10 Things Wilderness Camping Taught Me

Big Foot

The dictionary definition of addiction is “the state of being enslaved to a habit or practice or to something that is psychologically or physically habit-forming.” That describes my obsession with being in the wilderness quite well. I periodically need an escape from the day-to-day affairs of modern, civilized living manifested in a pure outdoor adrenaline injection. Perhaps some of you can relate. At any rate, I figured it might be fun to piece together a few bits of wisdom I’ve picked up along my many wilderness adventures and color them in with a few anecdotes. So, without further adieu, I give you 10 things wilderness camping has taught me.

10. Look Out For… Pine Needles

pine
Sleep on these!

I’ve discovered nature’s mattress and it’s not a pile of straw. Fallen pine needles are by far the best thing to set up a tent on top of.  White pine, red pine, it doesn’t matter! They’re soft and they form a dry barrier between your tent floor and the muddy forest floor. I remember camping in Virginia one time and hiking an extra mile just to reach the section of the forest that was mostly pine trees. It was like upgrading from a Motel 6 to the Crowne Plaza.

9. Nature Is Bigger Than Me

The sheer size of the wilderness becomes truly apparent when you’re in the middle of it alone. I’m no scaredy cat but I’ve heard somethings at night that I would prefer to never hear again. Shrieks, howls, and thuds are pretty common, particularly in the woods. The only remedy I would suggest is hiking in a few beers or a bottle of vodka to make the night a little more forgettable.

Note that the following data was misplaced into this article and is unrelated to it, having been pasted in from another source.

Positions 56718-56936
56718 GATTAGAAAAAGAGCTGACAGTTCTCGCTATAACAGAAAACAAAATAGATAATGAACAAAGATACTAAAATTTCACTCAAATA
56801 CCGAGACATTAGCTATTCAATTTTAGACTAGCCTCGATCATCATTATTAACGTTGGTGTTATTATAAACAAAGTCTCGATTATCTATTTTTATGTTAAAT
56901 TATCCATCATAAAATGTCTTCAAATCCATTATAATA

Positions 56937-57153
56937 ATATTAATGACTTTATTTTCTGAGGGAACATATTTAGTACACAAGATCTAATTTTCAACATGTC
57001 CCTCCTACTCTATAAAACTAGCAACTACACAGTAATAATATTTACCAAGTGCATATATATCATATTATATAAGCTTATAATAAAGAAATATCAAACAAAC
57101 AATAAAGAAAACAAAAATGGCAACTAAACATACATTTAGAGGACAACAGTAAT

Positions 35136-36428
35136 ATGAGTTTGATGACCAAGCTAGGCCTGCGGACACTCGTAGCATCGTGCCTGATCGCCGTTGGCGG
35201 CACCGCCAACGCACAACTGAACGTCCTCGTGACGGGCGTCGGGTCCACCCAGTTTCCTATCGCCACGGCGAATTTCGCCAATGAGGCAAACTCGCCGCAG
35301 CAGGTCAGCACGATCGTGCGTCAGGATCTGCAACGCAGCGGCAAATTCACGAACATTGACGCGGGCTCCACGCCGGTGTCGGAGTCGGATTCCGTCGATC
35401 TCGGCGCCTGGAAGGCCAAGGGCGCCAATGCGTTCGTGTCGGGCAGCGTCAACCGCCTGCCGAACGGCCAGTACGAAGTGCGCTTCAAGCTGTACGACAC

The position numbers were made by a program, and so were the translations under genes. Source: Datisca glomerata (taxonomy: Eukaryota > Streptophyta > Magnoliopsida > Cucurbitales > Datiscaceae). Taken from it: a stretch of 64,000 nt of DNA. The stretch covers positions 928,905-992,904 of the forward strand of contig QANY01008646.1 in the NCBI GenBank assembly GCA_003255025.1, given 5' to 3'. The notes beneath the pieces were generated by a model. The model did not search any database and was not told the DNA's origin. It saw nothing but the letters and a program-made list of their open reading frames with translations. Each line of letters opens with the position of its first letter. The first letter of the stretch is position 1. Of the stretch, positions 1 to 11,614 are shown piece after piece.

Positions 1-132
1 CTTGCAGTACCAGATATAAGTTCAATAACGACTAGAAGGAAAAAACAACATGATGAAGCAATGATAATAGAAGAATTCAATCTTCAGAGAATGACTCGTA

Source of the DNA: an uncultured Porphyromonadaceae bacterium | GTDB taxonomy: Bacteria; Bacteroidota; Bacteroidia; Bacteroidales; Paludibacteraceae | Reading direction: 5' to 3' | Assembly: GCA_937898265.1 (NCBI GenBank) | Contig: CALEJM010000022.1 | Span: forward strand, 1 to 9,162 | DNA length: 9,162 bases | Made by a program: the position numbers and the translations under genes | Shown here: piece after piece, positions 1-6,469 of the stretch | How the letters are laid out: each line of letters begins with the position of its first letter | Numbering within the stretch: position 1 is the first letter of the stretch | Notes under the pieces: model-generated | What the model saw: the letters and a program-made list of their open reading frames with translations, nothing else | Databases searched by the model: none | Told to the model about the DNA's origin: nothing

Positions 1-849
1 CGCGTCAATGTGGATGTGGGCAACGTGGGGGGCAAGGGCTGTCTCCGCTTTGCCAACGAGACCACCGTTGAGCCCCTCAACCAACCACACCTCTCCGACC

8. Electronics are Worthless

You want to talk about dead weight? It’s that DSLR camera you’re lugging around or that smartphone you can’t part ways with. Chances are, the thing you want to photograph is already a print for sale on Amazon.com and Twitter can wait until the car ride home. There’s a saying among backpackers that goes something like this: in the morning ounces feel like ounces and pounds feel like pounds, but in the evening, ounces feel like pounds. Choose your digital companions wisely.

7. Love Thy Feet

This may come as a shock, but your feet do a lot of work on a wilderness expedition. I learned very early on that it was important to invest in the proper footwear to ensure that you maximize your wilderness-enjoyment level. You don’t have to invest in a badass pair of $400 glacier boots that would make Sir Edmund Hillary blush, but you ought to get something nice. I’ve always worn a good pair of boots and consequently, I’ve never had a blister while out in the bush.

6.Food Belongs In A Tree

Big Foot
Keep your food out of reach of this guy!

Bringing some bananas? Let them get in touch with their origins too! If you’ve ever had your food supply pillaged by a furry felon, you know to put your crap up high. How high you ask? Well let’s just say you’re gonna want it to be taller than anything walking around in that forest, Sasquatch included. I had my meal tampered with by a raccoon once. Let’s just say I’m wiser for it.